Now that I’ve been working for three months (three months!), I’m starting to get a firmer grasp on what I do and have been slowly earning more responsibilities. I even led my first vendor call last week. It definitely didn’t start out smoothly but thankfully it ended well.
So, I’m sure you’re wondering what I do for 9 hours of the day in some office somewhere in the City. I’m in charge of the day-to-day details so my boss can focus on the larger long-term details and new business development. The day-to-day details pretty much involve generating the various client reports we do (monthly and biweekly traffic reports and lead reporting, depending on the client), data analysis, campaign management and optimization, project research, and coordinating with clients and vendors (contracts, tracking codes, content management, you know…stuff). Me and Excel are totally like, BFFs now.
While staying pretty busy for most of the day has been an interesting transition from the previous job, what has really been a big adjustment is my new title of “Social Media Czarina.”
Okay, so maybe I’m the only one who calls me that (silently, in my head) but I have become the go-to person for all things blog, Twitter, and Facebook related. Now, while I was looking for work, I toyed with the idea of going into social media, because I thought, I’m on Twitter and Facebook all day anyway, AND I blog (or did blog with some what more regularity), I can totally do that. No big deal.
Except it is kind of a big deal. People, managing social media is hard. I’m going to let that one sink in.
Here’s the thing: what you would blog about, tweet or post on Facebook from your personal account might not be appropriate or relevant to your job’s social media profiles. My rants about BART? No problem. Expound upon my obsession with Kings Hawaiian rolls? Totally the appropriate from my Twitter account (seriously, have you witnessed the love lately?). But on the company profiles? Not so much. I’m getting the feel for the voice and tone of my company’s social profiles (fun and laid back but still serious), so I’m not as hesitant to post about stuff though I’m sure I’m still missing a lot of potential content. But I’m also learning about a whole new industry, so figuring out what to post, whether on Facebook, Twitter or expand in a blog post, adds another layer of difficulty.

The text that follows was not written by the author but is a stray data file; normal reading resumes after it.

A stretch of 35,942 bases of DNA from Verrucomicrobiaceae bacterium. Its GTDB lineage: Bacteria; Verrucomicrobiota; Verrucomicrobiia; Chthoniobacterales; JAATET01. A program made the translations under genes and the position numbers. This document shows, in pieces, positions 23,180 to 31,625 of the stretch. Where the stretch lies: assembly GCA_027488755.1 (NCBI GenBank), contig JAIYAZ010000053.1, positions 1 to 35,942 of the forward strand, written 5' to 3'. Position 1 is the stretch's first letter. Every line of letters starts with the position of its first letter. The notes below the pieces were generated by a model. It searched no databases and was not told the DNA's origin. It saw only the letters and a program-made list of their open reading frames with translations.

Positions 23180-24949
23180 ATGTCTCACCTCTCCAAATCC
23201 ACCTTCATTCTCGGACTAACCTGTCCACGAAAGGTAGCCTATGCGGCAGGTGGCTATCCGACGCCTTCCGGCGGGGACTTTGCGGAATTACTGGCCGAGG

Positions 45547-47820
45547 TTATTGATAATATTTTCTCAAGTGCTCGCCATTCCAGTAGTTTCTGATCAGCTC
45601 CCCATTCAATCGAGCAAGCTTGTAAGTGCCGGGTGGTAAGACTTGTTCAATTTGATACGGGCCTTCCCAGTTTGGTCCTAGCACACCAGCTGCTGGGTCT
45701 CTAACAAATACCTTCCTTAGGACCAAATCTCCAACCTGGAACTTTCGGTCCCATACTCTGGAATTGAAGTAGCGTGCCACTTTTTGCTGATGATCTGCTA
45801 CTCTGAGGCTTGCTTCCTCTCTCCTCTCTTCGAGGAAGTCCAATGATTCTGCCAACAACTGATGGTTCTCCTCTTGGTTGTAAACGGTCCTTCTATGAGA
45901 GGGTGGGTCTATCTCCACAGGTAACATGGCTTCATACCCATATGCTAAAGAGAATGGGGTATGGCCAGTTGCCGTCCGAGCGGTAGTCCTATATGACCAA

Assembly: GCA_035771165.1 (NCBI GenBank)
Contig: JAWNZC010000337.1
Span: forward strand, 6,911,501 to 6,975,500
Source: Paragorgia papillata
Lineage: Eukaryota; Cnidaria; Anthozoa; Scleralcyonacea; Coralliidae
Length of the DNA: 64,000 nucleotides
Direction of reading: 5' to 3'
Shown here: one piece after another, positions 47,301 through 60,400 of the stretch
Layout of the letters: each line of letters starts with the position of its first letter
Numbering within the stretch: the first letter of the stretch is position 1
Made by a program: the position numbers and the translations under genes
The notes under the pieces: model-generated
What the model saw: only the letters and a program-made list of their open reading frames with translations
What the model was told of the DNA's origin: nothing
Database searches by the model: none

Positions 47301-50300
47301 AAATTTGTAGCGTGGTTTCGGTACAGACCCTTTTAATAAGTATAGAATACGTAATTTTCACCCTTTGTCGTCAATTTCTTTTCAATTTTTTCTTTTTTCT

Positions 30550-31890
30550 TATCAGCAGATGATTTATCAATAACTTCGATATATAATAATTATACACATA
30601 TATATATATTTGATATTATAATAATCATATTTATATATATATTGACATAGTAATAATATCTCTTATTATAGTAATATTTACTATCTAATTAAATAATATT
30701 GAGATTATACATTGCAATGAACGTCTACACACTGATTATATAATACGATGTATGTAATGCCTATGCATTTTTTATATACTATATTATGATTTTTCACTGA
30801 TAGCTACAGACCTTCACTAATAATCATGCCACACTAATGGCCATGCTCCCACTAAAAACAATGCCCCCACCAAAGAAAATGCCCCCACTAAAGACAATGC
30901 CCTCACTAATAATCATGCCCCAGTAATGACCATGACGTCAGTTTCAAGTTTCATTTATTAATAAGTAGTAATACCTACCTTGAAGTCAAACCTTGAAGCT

Besides, there’s so much more to managing social media than simply tweeting. I spend my week preparing the social media plan (which includes a quick report from the previous week) for the upcoming week, proposing, researching and writing a blog draft, and comment on other blogs, tweets and Facebook posts. In an attempt to stay current, I’m subscribed to over 50 sources: tech blogs, newspapers, industry blogs and news, marketing blogs in my RSS feed which I scan for content several times a day (I probably spend about 1:30 to 2 hours a day SCANNING my RSS feed only to read a few articles!) and have HootSuite opened all day so I can scan our Twitter feeds for tweets I can respond to or retweet. This is on top of all the other stuff I do during the day. Good thing I have two computer monitors. Yes, I have two.
Let’s just say my time management skills are in need of an overhaul.
Once I get more comfortable and knowledgeable about the industry, I’m sure I’ll be able to come out of my virtual shell and engage a bit more with our clients and other folks online. Plus, once I figured out how to work in some dedicated time to draft my blog posts (it’ll probably come down to me putting in a calendar item so I’m sure the time is available), perhaps that will help me get back into the writing groove and get some posts written up for here.
So hey, blogging for work just might make me a better personal blogger. Not bad a trade-off.